Thanks to the incredible advancements in horizontal drilling and fracking technology, the United States has experienced a mind-blowing shale revolution. They've become the heavyweight champion of crude oil production, leaving Saudi Arabia and Russia in the dust. They even turned the tables and became net exporters of refined petroleum products in 2011.
Morning brief for April 28
2019-11-11 • Updated
The ECB monetary policy meeting and Draghi’s press conference were in the spotlight yesterday. The Governing Council of the bank left its interest rates unchanged having pledged to maintain them at present or lower levels for an extended period of time. ECB policymakers confirmed that the net asset purchases at the current monthly pace of €60 billion are expected to run until the end of December 2017 or beyond if necessary.
The ECB President Mario Draghi acknowledged the strengthening of the euro zone economy. Having glued eyes to his script, he spoke of moving to a more balanced growth configuration, although risks are still tilted to the downside. He retained his dovish rhetoric but noted some improvement in the balance of growth risks. The risk of deflation disappeared; the inflation figures will be rising but at a quite slow pace. The easing bias is related to inflation figures which are quite low at the present moment.
The euro slipped to 1.0860 on the ECB’s dovishness. Yesterday’s weak closing had dented upward momentum, but it doesn’t mean that we should wait for a further slide. As long as 1.0830 is intact, we will anticipate a test of the psychologically important level of 1.1000. Today’s focus will be on the Eurozone inflation figures that are expected to pick up. The euro might positively react to the upticks, but we shouldn't wait for substantial moves.
USD/JPY is trading near 111.15. There were a great many of economic releases out of Japan (March industrial production, retail sales/overall household spending, and monthly labor market reports). The main takeaway from the data – a modest recovery of Japan’s economy is continuing, yet inflation figures refuse to budge. The yen’s reaction was subdued to this data. Most likely, USD/JPY will continue trading sideways for another couple of trading sessions, pushing towards the resistance at 112.20. Escalation of the conflict in North Korea may offer some support to Japan’s currency and send USD/JPY towards 110.00. US President Trump said on Thursday there is a change for the US and their allies ending up with “a major, major conflict” with North Korea. But the American President himself would prefer a diplomatic outcome to the dispute.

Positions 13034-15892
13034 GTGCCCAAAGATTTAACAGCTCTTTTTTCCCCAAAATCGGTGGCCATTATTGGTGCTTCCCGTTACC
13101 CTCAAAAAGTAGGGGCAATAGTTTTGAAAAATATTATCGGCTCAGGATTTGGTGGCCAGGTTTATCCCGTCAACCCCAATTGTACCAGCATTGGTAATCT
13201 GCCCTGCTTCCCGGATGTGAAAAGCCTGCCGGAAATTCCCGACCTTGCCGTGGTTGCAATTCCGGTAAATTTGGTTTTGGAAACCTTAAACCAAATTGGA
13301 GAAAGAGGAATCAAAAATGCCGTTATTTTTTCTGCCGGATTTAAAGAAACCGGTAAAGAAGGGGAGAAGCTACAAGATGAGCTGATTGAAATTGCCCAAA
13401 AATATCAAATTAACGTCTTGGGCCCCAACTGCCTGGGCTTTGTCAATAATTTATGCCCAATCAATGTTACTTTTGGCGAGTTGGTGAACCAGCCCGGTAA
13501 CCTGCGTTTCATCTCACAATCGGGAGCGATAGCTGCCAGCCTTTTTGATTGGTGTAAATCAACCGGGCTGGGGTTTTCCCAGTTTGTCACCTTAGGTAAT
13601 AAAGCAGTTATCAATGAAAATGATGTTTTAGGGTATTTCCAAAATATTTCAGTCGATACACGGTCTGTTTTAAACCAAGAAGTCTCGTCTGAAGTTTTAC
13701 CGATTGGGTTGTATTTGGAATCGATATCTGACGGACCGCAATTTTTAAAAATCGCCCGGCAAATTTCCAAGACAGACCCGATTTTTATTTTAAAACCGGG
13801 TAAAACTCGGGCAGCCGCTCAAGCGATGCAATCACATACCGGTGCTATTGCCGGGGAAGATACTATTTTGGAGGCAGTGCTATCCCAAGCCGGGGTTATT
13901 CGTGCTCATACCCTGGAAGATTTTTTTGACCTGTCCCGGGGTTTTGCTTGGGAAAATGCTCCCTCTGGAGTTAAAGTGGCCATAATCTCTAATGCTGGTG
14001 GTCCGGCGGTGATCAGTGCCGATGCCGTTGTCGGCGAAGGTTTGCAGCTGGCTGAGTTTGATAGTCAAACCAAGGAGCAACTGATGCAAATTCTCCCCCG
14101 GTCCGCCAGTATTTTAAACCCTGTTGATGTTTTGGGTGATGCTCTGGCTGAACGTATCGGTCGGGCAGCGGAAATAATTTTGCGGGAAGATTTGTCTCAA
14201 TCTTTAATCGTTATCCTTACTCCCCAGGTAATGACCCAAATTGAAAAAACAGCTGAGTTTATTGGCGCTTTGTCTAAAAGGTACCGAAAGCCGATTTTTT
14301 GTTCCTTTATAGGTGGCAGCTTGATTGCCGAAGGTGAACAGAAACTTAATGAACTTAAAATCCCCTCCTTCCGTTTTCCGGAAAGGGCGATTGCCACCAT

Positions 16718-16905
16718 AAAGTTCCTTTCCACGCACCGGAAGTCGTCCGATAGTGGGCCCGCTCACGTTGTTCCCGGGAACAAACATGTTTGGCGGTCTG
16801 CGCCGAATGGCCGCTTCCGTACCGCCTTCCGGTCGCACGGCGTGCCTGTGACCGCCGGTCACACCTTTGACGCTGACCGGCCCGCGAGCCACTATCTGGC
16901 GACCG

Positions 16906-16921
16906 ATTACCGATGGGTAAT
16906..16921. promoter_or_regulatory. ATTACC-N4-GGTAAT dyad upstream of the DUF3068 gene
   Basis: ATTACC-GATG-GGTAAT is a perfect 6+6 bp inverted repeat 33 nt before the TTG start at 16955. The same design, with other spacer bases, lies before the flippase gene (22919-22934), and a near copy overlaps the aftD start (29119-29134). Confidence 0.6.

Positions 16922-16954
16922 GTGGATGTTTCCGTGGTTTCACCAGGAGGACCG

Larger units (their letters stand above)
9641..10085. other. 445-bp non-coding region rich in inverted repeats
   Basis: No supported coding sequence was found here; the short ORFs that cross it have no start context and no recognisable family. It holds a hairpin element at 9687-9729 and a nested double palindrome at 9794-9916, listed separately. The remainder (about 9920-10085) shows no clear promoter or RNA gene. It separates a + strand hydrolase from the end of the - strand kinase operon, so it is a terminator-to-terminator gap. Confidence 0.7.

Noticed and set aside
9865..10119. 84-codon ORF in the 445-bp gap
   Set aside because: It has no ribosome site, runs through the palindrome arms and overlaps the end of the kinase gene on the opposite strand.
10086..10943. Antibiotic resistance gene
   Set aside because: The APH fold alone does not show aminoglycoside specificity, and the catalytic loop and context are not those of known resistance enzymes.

In the interview to Reuters journalists, Donald Trump also tried to defend his one-page tax plan released on Wednesday from criticism that it could increase the US deficit saying that better trading deals with US partners would definitely offset costs. US Congress will have to pass a bill to fund the government or face a shutdown this Saturday. The Democrats might refuse to fund extravagant government operations. If there is a shutdown, the US dollar will be affected on Monday next week.
Today’s focus will be on the advanced US GDP growth figures that might send the USD lower (if it is lower than the consensus forecast). Also, tonight we will receive the monthly update of the April UoM Consumer Sentiment figures. Some of the traders will be interested to hear Fed's Governor Brainard and President Harker (both are current voters in the FOMC) speaking at 8:15 and 9:30 pm MT time respectively.
GBP/USD went a little higher in the Asian session. Now it is above 1.2900. The pound watchers should be concentrated on the release of the preliminary UK GDP figures. The growth of 0.4% is the consensus forecast for this quarter, an increase that would see year-to-year growth hitting 2.2%. If the data is strong, we will see GBP advancing towards the resistance at 1.2950. But the upward momentum is not really strong, so there might be some pullbacks towards 1.2800, 1.2760.
Oil prices rebounded slightly on Friday but are still expected to show losses for the week due to concerns about slowing growth in the US and China. US crude futures rose 2.7% to $70.41 per barrel, while the Brent contract increased by 2.5% to $74.33 per barrel.
China's economy is rocketing. On the other hand OPEC+ countries take the decision to cut the production. What will be the impact on the oil price?
Get ready for some suspense as the Bank of Canada faces a tough decision on whether to raise interest rates or keep them on hold. The resilient Canadian economy and the goal of curbing inflation further are at the heart of this dilemma. While some money markets and economists predict another rate hike, others believe the central bank should exercise caution and wait, hinting at a possible increase later in the summer.
Let's take a closer look at Australia's recent economic performance. Brace yourselves for some interesting developments. The country's economy experienced its slowest growth since late 2021 in the first quarter, raising doubts about the Reserve Bank of Australia's rapid interest rate increases. Despite the bank's record-breaking 12 rate hikes in the last 13 months, the resource-rich economy only grew by a modest 0.2% in the quarter, falling short of economists' expectations.
Let's dive into the latest developments shaping the global economic landscape. Good news first: the threat of an unprecedented US debt crisis has receded, as US lawmakers passed a bill to raise the debt ceiling and avoid a catastrophic default. Phew! But don't pop the champagne just yet, because storm clouds are still looming. High inflation, rising interest rates, and sluggish growth are challenges that have yet to disappear.